Health: Contaminated Blood Products — Debate

Part of the debate – in the House of Lords at 12:20 pm on 23rd April 2009.

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Photo of Lord Archer of Sandwell Lord Archer of Sandwell Labour 12:20 pm, 23rd April 2009

My Lords, I add my congratulations to those that we have already heard from the noble Lord, Lord Thomas, and the noble Baroness, Lady Campbell. I wonder whether at this point it is also in order to add my congratulations on my noble friend's forthcoming election as a fellow of the Royal College of Physicians. It is proper recognition of a lifetime spent in the service of those who suffer.

I express my felicitations, too, on the timing of this debate. Those responsible in government needed time to read and consider our report, and to consult and discuss it, so we never expected an immediate reaction from the Government. Of course, a listening Government are an asset only if they are also a reflecting Government, and their value diminishes if they then become a dithering Government. It is nine weeks since we reported, and my noble friend's timing of this debate cannot be faulted.

I express my thanks, too, to the noble Lord, Lord Thomas, and the noble Baroness, Lady Campbell, for the kind things that they said about us. I speak on behalf of my colleagues on the inquiry in saying that we greatly appreciated the encouragement that we received both during the inquiry and since we reported.

Our report could have been more informative if we had been appointed 20 years ago—a point already made by contributors to this debate. Memories would have been fresher, the principal participants would still have been alive and all the records and documentary evidence would probably still have been available. That is the position, which it is too late to alter. We had to deal with the situation as we found it and, although the Government continued the policies of their predecessors in declining to provide oral evidence, it is fair to say that they tried to assist us within the boundaries that they had established. Even this week, we were offered documents that until then had been withheld. Sadly, of course, it was too late to refer to them in our report.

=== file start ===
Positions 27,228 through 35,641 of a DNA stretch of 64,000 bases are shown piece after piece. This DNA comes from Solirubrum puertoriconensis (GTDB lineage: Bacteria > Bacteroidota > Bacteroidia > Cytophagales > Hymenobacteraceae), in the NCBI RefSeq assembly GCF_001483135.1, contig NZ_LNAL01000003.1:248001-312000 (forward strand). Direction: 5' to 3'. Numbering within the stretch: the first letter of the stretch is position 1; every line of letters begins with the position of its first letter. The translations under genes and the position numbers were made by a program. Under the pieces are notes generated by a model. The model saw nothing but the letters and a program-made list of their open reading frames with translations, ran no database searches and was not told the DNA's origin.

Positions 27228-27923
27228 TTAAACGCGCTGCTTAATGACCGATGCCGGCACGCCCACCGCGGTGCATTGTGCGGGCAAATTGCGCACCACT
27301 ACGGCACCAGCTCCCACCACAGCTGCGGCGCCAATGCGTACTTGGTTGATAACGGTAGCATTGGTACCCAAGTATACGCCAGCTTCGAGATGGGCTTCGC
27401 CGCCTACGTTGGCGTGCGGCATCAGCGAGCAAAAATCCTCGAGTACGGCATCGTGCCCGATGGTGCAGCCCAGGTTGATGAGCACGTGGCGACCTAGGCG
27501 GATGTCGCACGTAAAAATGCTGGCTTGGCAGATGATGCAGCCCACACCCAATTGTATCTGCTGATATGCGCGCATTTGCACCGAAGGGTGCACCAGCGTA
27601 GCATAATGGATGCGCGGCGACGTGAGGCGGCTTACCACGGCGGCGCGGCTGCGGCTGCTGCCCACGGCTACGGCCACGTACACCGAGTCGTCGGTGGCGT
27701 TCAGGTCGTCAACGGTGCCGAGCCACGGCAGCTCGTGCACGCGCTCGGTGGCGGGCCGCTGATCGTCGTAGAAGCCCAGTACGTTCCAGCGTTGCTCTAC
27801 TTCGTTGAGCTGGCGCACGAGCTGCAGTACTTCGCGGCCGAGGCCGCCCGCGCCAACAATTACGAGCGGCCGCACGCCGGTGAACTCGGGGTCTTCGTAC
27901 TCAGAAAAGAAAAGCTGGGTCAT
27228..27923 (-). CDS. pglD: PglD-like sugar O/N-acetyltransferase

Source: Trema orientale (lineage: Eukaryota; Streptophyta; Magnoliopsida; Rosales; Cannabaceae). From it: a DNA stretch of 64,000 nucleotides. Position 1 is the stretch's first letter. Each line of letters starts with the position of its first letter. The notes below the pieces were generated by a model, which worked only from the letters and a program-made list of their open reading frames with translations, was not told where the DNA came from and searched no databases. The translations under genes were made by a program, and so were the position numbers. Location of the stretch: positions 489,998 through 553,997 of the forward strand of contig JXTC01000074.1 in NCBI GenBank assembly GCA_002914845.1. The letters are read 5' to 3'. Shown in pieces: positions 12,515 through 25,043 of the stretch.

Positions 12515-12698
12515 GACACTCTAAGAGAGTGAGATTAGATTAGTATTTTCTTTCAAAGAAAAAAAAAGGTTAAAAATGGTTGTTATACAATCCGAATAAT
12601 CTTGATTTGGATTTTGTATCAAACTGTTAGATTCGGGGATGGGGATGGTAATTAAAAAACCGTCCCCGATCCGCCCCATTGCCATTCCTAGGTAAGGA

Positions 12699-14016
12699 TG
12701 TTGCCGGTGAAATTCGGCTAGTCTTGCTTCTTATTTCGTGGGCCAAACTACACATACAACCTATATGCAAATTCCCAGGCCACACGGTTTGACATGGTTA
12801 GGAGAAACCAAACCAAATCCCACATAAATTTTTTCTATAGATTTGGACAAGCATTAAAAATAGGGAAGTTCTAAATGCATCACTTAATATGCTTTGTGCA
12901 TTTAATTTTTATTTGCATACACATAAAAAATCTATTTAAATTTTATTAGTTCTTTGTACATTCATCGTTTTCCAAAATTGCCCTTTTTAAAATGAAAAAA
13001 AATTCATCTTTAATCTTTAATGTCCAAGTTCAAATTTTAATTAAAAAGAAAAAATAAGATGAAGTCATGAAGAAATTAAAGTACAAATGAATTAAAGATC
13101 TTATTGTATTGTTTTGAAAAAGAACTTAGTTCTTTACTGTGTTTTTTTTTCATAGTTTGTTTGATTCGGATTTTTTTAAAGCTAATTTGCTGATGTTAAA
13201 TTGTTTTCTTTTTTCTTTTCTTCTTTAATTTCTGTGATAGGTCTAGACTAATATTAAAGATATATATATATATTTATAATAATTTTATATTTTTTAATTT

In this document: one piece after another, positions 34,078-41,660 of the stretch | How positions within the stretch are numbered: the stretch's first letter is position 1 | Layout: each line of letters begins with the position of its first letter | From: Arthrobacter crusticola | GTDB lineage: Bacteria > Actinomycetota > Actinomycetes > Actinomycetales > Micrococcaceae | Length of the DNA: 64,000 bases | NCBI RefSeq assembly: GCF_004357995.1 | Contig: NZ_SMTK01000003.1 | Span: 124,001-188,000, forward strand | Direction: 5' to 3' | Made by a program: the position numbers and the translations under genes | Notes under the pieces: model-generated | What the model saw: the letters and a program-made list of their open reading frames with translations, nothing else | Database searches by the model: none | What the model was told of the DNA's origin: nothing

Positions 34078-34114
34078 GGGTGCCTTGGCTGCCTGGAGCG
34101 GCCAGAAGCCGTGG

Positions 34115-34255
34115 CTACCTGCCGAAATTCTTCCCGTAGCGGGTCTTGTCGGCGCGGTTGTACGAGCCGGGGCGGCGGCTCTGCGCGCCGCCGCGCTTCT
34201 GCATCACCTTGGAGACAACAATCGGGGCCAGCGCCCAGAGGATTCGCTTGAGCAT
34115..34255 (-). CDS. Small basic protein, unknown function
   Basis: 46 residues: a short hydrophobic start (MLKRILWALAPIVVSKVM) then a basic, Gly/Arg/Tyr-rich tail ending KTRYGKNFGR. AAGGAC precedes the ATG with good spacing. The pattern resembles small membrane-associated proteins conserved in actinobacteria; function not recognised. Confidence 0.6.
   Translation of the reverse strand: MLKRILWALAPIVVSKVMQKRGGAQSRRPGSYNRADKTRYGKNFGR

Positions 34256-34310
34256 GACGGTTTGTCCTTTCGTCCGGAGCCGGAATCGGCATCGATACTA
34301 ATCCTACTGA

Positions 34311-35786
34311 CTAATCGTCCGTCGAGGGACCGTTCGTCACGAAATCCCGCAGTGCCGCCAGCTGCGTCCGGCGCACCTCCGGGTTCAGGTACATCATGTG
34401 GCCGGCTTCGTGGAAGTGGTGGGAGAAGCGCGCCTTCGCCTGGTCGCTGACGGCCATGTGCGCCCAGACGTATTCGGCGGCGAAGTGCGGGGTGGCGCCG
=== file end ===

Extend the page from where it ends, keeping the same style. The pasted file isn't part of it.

It is always a pleasure to have the ear of my noble friend Lady Thornton. Once again, I suspect that she has been assigned as wicket keeper when it is expected that there may be some fast bowling. The Government's strategy is, I suspect, transparent. There was a need for a Minister on the Front Bench who is cool and persuasive, who is known for her compassion to those who suffer and who bears no responsibility for any aspect of the tragedy.